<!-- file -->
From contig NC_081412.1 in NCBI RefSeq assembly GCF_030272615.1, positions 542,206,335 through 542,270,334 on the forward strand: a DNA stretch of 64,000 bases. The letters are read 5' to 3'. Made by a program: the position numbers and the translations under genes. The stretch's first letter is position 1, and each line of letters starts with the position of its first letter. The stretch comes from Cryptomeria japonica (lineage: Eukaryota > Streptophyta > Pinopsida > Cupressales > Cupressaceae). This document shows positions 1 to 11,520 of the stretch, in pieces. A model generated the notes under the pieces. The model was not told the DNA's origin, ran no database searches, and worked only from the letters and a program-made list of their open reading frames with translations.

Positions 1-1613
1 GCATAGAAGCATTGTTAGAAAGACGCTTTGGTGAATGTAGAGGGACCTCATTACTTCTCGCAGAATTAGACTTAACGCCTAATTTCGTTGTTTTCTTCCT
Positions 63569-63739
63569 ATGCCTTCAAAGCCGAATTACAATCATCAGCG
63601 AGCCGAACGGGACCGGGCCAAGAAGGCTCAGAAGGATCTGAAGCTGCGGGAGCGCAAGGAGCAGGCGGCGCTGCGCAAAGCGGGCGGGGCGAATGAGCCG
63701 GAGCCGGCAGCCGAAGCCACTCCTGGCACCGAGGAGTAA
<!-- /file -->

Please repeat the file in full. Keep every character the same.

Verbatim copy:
From contig NC_081412.1 in NCBI RefSeq assembly GCF_030272615.1, positions 542,206,335 through 542,270,334 on the forward strand: a DNA stretch of 64,000 bases. The letters are read 5' to 3'. Made by a program: the position numbers and the translations under genes. The stretch's first letter is position 1, and each line of letters starts with the position of its first letter. The stretch comes from Cryptomeria japonica (lineage: Eukaryota > Streptophyta > Pinopsida > Cupressales > Cupressaceae). This document shows positions 1 to 11,520 of the stretch, in pieces. A model generated the notes under the pieces. The model was not told the DNA's origin, ran no database searches, and worked only from the letters and a program-made list of their open reading frames with translations.

Positions 1-1613
1 GCATAGAAGCATTGTTAGAAAGACGCTTTGGTGAATGTAGAGGGACCTCATTACTTCTCGCAGAATTAGACTTAACGCCTAATTTCGTTGTTTTCTTCCT
Positions 63569-63739
63569 ATGCCTTCAAAGCCGAATTACAATCATCAGCG
63601 AGCCGAACGGGACCGGGCCAAGAAGGCTCAGAAGGATCTGAAGCTGCGGGAGCGCAAGGAGCAGGCGGCGCTGCGCAAAGCGGGCGGGGCGAATGAGCCG
63701 GAGCCGGCAGCCGAAGCCACTCCTGGCACCGAGGAGTAA